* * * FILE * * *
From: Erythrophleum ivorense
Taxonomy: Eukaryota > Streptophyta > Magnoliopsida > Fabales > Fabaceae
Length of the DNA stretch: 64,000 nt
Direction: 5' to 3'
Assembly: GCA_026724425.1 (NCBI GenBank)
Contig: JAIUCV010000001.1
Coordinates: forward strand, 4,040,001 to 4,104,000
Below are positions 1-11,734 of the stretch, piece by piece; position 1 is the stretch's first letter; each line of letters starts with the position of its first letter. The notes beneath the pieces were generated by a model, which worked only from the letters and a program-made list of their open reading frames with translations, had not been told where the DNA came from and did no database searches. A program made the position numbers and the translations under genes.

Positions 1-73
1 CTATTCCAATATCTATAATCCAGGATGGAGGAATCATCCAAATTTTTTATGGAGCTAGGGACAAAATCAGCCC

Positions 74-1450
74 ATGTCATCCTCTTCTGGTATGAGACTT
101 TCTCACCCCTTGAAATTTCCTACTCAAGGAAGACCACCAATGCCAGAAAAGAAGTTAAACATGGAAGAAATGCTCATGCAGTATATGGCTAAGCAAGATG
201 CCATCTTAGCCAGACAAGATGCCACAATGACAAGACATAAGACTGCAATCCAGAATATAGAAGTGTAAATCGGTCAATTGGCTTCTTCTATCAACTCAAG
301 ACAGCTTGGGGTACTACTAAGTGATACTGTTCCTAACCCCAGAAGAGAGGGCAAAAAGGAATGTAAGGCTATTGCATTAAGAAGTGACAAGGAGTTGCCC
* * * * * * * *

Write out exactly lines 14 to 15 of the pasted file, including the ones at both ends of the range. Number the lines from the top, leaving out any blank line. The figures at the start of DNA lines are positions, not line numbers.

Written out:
201 CCATCTTAGCCAGACAAGATGCCACAATGACAAGACATAAGACTGCAATCCAGAATATAGAAGTGTAAATCGGTCAATTGGCTTCTTCTATCAACTCAAG
301 ACAGCTTGGGGTACTACTAAGTGATACTGTTCCTAACCCCAGAAGAGAGGGCAAAAAGGAATGTAAGGCTATTGCATTAAGAAGTGACAAGGAGTTGCCC